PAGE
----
Emilia Clarke has pledged to campaign for more nurses and to raise the status of the profession.
The Royal College of Nursing ambassador told award finalists and nursing leaders at the RCNi Nurse Awards in London that the NHS and other health services “simply could not function without you” but warned, “today’s nurses appear an easy target for cuts, not the priority for investment.”
Emilia Clarke, best known for her role in HBO’s Game of Thrones and this summer’s Star Wars film Solo, revealed the personal motivation behind her ambassadorial role. In a speech days before the second anniversary of her father’s death, Clarke talked for the first time about his care and her experience of frontline nurses, including their expertise and compassion.
Vowed to make nursing an attractive carer.
The actor vowed to help to make nursing attractive to the next generation of professionals the day after the NHS in England launched one of the largest nurse recruitment campaigns in its history. She praised nurses for “beginning to smash the old stereotypes” and highlighted recent advances in the profession before using the words of Florence Nightingale to inspire even greater change.
Clarke vowed to fundraise for a new generation of specialist nurses who will provide innovative care to patients, improve their chances of survival and help those with long-term conditions to live fuller and more independent lives.
She followed her speech by presenting two awards to the top student nurse and overall ‘Nurse of the Year’.
The Full Speech.
Emilia Clarke, The Royal College of Nursing Ambassador, said: “As a general member of the public – dragons aside – when I think about nurses I am reminded of this quote: ‘Care for one, that’s love. Care for hundreds, that’s nursing.’ It’s safe to say it’s a pretty admirable attribute to dedicate oneself to a profession with long hours and little pay. However, on closer inspection whilst taking on this humbling role as ambassador to RCN and my own personal experiences, I now see the truth behind that compassion. The years of training, the multi-disciplinary and specialist knowledge, the wealth of experience. There really is so much more that we should be thinking of when we think of nurses.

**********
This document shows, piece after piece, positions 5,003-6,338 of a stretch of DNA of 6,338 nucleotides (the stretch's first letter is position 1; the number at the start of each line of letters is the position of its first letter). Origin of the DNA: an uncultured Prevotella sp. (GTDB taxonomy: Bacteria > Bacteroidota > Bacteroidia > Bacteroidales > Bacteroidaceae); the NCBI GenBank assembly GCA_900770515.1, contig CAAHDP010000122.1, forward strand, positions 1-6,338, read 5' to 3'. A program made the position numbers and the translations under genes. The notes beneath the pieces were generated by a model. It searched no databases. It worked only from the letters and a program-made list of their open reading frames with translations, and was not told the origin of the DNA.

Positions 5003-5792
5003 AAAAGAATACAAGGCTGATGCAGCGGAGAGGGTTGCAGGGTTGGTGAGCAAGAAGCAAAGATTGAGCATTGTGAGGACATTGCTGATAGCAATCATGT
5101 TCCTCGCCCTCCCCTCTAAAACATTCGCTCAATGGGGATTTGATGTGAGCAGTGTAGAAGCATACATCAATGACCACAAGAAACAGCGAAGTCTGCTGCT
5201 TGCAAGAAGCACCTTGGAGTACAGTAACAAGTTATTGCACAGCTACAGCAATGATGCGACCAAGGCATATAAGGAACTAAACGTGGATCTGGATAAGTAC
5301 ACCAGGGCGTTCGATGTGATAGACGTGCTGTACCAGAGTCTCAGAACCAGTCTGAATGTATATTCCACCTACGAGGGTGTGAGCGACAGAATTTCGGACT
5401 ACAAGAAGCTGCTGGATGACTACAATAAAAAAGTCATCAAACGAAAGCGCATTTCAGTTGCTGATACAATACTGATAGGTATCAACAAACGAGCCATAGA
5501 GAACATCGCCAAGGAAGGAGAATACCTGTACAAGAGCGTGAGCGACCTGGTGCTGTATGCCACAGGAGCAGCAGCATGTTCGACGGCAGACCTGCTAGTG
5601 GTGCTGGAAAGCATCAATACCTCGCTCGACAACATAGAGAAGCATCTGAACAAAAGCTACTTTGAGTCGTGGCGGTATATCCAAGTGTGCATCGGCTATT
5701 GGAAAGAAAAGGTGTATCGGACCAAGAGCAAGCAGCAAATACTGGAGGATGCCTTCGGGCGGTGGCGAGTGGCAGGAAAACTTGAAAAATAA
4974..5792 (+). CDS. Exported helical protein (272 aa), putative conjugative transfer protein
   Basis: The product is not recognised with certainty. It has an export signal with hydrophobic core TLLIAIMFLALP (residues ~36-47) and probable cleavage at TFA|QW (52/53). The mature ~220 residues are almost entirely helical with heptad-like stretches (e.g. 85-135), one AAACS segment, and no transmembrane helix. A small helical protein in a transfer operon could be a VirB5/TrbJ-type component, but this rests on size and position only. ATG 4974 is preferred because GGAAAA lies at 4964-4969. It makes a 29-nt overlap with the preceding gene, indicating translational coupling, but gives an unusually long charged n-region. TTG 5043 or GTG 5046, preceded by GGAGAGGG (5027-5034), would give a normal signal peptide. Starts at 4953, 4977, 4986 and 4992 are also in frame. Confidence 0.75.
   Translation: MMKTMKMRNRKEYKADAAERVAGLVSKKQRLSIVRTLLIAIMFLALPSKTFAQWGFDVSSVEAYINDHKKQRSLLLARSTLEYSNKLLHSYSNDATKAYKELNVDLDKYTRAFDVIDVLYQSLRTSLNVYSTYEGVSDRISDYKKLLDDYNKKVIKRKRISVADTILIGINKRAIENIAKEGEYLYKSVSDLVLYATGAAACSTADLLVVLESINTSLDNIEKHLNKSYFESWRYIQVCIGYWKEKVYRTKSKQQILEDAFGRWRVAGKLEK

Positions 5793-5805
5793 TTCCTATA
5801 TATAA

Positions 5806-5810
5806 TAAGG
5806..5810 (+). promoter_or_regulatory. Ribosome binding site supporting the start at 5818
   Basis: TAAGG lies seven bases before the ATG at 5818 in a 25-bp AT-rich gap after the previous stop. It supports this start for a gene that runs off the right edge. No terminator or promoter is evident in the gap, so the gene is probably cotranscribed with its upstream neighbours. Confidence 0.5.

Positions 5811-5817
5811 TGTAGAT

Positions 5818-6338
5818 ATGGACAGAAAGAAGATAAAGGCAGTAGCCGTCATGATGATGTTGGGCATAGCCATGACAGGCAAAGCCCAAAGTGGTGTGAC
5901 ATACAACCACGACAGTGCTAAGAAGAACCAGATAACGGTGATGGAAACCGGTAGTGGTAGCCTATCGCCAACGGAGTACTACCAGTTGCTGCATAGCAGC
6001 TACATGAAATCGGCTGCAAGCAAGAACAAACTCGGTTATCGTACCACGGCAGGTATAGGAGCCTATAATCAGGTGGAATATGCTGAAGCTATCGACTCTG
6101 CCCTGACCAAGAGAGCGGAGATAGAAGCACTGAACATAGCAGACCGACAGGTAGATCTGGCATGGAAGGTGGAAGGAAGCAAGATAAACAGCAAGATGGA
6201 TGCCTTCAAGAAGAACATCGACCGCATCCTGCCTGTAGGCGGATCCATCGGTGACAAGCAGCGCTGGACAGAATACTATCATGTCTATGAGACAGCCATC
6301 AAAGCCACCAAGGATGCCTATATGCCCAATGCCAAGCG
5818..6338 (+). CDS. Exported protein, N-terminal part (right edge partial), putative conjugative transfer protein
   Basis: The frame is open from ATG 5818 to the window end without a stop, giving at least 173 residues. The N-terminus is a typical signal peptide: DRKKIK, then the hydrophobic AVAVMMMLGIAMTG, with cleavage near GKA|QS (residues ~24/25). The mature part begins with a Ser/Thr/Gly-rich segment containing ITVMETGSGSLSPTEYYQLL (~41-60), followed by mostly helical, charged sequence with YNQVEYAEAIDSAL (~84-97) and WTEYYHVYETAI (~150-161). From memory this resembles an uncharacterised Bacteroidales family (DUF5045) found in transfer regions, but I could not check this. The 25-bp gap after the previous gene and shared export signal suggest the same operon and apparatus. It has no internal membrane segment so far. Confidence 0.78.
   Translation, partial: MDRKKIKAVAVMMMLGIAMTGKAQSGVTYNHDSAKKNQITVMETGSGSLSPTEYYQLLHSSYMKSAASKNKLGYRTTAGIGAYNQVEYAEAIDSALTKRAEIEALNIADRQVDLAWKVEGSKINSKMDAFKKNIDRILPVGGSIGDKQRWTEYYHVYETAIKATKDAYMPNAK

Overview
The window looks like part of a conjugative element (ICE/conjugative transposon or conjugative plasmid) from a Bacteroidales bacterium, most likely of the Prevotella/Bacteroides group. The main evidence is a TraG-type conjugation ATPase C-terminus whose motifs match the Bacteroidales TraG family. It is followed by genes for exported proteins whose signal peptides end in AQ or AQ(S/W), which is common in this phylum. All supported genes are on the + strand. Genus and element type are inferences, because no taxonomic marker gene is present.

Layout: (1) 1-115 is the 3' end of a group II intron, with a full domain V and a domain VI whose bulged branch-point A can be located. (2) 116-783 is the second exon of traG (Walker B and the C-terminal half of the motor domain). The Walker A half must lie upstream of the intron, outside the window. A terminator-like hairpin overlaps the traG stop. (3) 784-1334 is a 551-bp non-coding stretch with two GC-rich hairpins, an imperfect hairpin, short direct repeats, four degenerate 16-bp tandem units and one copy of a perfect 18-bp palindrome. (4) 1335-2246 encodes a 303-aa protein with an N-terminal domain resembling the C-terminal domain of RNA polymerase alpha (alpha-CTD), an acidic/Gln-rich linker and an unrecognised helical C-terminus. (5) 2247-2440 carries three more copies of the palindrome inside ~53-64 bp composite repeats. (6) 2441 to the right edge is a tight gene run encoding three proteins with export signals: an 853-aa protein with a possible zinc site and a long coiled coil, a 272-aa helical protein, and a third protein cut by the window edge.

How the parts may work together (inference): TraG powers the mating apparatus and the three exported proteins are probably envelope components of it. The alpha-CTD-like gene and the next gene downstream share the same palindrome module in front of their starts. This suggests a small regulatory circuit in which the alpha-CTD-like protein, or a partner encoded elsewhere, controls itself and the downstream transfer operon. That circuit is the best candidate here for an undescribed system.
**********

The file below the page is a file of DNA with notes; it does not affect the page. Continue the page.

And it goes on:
“Even in my lifetime, nursing has drastically changed. Nurses are beginning to smash the old stereotypes and, for the first time, performing operations and running doctors’ surgeries. Our NHS, and other health services around the world, simply could not function without you. But even with the support you give, you aren’t getting it in return. Today’s nurses appear an easy target for cuts, not the priority for investment.
“This reality breaks my heart, as two years ago on the 10th July I lost my darling dad. Our experience was shaped by the care he received. I was given the opportunity to be involved in the intricacies that made up a day of trying to save his life and it showed me with such clarity, not only the awe-inspiring skill that the nurses clearly had, but the emotional intelligence that came along with it. After a panic at hearing bells and buzzers, I didn’t understand; the hug that came my way and the words that accompanied it both reassured and comforted me. I know my dad received the best care and medical support from our nurses that dealt with every second of those dark days.
“So the time to take action is now. We must remember when Florence Nightingale said, ‘were there none who were discontented with what they have, the world would never reach anything better’. Well, I think it is safe to say we, the representatives and members of the RCN are discontented and we are going to do something about it. Starting with striving for better legislation in all four countries and by reassuring young people of the benefits and values of nursing. The time has come for us to reciprocate this selfless care that nurses give on a daily basis.
“The money the NHS has to keep our nurses trained and at the forefront of health care has been cut in half this year in England. This has to stop, we have to make a change. We all know the frustrations that go along with student debt. Young people who have the drive and commitment are being put off by the new fees they now must pay to train. To force the people who save our lives, to live on food stamps has to stop. Now more than ever, we must value nursing. Nursing is about more than just medicine; it’s about engaging with another person on a human level. Like hugging a daughter who knows that she is about to lose her dad.
“As ambassador, I want to help fund and engage a new generation of specialist nurses. Who, in turn, will deliver innovative practice, improve survival rates and reduce hospital stays; and help those with long term conditions to live their lives to the full. I vow to champion nurses and health care support workers and to help you gain the recognition and money you deserve. Together, we must support the next generation to innovate and become the powerful nurses of tomorrow.”